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First, if you haven’t done a SWOT Analysis or a Competition Analysis, it will be helpful to do those first. Figuring out your story and core values may also assist you in finding your niche and target market.

Before we dive into your niche, let’s explore why nicheing is important and why you should have a defined target market.

I oftentimes hear, why wouldn’t I want to appeal to everyone, then I can maximize my business. I’ll ask you, what business do you know that appeals to toddlers, middle aged, and elderly people, regardless of gender, income, educational level, interests, or location. The only business that I can think of is the post office, and I don’t hear many people raving about their post office to their family and friends. I’ll remind you as well that the post office has run at a loss for decades. Don’t get me wrong, post offices supply a very necessary service to all of us, but their not a place you should be trying to emulate. If they were not government funded, they’d have been out of business years ago.

Therefore, it’s at least logical to assume that appealing to everyone isn’t the best idea, but I’ll show you why it’s beneficial to choose a very select amount of people to market to. The more targeted you are, the more money you can make because you are giving that customer exactly what they need and desire instead of just some of it.

Many of you may already be familiar with the Pareto Principle, or the 80-20 rule. It refers to the idea that 80% of your income will come from 20% of your guests and on the flipside, 80% of your problems will come from 20% of your guests (Note: the problem 20% is likely opposite your most profitable 20%).

Therefore, if you can target your most profitable guests, you will make more money and deal with fewer problems. To think of this another way, McDonald’s does not bother pandering to customers that complain that they don’t have spaghetti; that’s not what they make there, and that’s not the type of customer they are targeting. It’s okay to tell this customer to go somewhere else.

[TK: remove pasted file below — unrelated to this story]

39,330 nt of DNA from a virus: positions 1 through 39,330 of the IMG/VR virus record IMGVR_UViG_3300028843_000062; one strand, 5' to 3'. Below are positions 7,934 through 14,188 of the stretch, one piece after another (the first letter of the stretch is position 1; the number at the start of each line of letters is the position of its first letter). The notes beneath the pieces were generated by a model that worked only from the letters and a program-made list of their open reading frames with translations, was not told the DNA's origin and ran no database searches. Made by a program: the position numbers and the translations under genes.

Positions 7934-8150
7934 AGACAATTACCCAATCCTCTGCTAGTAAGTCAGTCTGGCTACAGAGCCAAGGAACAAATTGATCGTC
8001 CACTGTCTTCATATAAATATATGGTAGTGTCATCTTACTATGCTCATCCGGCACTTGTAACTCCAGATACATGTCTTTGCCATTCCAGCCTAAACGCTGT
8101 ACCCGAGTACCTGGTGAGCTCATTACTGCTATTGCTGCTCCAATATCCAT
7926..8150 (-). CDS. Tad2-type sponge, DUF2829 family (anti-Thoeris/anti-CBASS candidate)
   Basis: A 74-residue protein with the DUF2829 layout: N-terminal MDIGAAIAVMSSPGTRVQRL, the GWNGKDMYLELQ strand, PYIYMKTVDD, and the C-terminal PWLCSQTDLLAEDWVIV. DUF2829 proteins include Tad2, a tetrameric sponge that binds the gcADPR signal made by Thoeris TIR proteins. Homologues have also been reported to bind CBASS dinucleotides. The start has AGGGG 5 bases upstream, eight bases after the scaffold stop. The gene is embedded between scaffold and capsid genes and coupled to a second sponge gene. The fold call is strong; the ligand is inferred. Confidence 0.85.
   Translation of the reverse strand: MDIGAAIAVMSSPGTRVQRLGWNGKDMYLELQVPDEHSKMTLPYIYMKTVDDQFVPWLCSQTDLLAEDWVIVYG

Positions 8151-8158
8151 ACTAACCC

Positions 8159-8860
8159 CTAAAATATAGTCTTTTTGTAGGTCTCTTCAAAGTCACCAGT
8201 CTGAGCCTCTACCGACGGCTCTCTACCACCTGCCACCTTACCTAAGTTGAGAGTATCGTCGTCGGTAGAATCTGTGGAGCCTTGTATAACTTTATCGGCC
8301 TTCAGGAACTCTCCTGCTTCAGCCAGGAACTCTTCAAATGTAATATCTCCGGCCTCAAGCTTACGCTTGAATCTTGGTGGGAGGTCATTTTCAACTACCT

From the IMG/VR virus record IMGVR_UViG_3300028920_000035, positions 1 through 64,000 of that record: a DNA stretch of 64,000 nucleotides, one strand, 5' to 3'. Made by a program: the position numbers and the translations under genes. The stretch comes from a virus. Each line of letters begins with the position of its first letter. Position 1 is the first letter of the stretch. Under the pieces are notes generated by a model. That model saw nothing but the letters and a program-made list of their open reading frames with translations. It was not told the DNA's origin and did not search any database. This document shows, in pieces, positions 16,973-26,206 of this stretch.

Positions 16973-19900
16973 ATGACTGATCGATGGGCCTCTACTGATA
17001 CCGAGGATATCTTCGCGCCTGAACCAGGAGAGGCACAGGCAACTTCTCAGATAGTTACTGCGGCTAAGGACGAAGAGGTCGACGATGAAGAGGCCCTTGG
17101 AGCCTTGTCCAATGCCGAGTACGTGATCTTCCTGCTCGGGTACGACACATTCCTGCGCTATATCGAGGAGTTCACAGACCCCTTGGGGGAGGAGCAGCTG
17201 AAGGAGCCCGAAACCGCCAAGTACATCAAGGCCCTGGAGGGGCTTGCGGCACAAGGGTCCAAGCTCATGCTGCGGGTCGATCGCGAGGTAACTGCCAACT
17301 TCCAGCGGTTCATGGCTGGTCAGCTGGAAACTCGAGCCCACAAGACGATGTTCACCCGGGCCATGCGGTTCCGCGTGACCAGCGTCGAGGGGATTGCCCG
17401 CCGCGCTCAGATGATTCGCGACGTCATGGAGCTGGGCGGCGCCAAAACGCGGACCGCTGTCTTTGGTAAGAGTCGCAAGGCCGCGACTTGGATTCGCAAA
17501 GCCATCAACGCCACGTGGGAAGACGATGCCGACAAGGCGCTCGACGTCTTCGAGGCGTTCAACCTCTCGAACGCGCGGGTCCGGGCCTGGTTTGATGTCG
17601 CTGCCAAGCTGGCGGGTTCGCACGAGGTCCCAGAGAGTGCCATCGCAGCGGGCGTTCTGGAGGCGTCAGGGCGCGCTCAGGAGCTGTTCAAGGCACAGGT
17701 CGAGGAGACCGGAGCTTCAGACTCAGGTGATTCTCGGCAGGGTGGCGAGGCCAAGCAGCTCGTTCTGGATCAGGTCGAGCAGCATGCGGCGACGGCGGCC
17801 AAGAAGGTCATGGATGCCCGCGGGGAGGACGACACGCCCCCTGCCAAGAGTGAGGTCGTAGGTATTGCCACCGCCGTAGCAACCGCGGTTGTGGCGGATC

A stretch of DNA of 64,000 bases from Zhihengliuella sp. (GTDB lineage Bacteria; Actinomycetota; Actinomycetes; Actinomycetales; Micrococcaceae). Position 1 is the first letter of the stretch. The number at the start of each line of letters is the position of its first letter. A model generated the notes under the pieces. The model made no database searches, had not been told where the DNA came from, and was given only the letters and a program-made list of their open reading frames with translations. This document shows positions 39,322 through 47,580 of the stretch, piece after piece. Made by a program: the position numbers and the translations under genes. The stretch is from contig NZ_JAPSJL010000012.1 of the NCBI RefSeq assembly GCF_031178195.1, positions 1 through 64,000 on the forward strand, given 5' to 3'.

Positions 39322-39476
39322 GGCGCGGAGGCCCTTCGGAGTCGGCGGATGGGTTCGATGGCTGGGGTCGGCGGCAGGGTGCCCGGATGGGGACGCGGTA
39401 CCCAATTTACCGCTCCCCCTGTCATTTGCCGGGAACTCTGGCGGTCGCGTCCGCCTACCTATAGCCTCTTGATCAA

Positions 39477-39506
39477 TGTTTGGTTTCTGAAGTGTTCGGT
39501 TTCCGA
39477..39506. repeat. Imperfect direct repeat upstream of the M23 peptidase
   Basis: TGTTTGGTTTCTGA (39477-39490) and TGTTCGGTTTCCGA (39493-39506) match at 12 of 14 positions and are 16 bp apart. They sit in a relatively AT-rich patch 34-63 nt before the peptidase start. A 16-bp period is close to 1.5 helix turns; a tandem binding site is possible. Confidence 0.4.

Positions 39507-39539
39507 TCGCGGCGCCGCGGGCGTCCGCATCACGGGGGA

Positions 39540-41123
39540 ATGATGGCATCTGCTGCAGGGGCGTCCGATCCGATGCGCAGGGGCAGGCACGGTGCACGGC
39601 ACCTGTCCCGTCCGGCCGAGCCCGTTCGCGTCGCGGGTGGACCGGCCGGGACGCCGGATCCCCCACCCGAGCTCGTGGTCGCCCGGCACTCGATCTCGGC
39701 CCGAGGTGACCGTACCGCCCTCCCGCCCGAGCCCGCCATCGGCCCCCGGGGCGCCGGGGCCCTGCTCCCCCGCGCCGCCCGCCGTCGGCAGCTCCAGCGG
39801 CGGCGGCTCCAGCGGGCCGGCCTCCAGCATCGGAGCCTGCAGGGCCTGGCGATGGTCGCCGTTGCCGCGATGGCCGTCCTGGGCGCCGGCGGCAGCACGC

Further, if you have a customer that causes problems or complains every time they come in, fire them! Yes, that’s right, fire your customer. Kindly acknowledge that everytime they come in they leave unhappy and that obviously you are unable to meet their needs. Ask them to please not patronize your business anymore. You’ll both be better off for it.

So, how do you go about finding your target niche? If you are currently in business, take a look at what type of customer you are making the most off of. What is their general age range; are they typically male or typically female; what is their projected income level; what are some of their interests; why do they come to your bar or restaurant? If you aren’t sure, consider inviting some of your best customers to a round table discussion in exchange for some free food and drinks. Let them know you are trying to further improve your business and are looking to get some feedback from them.

If you do such an event, don’t just extract demographic information about them. Ask them how they would improve the place. Give them some ideas that you were considering and their thoughts on it. Find out where else they frequently go, those companies may be good joint-venture partners for attracting more business.

What if you’re not crazy about the people that currently are regulars and would prefer a different demographic? That is fine too, as long as you can determine who you do want, and ensure that the niche is untapped. Note that this doesn’t mean you have to kick the current group to the curb, just that you aren’t targeting them. You are trying to pander to a certain customer, if other people also see benefits within that experience, great, they can enjoy too. However, you are not overspending on time and money to convert these people to like you.

But what if you’re a start-up and you don’t have a base yet? In this case, it is even more important to niche. By targeting exactly who you want, you will keep costs lower, you’ll create a coalition of followers touting how great you are, and you’ll grow your business more quickly. On the contrast, if you open trying to appeal to everyone, you will have nothing unique, there will be no reason for people to go to your restaurant instead of where they already go, and you won’t be remembered when they leave.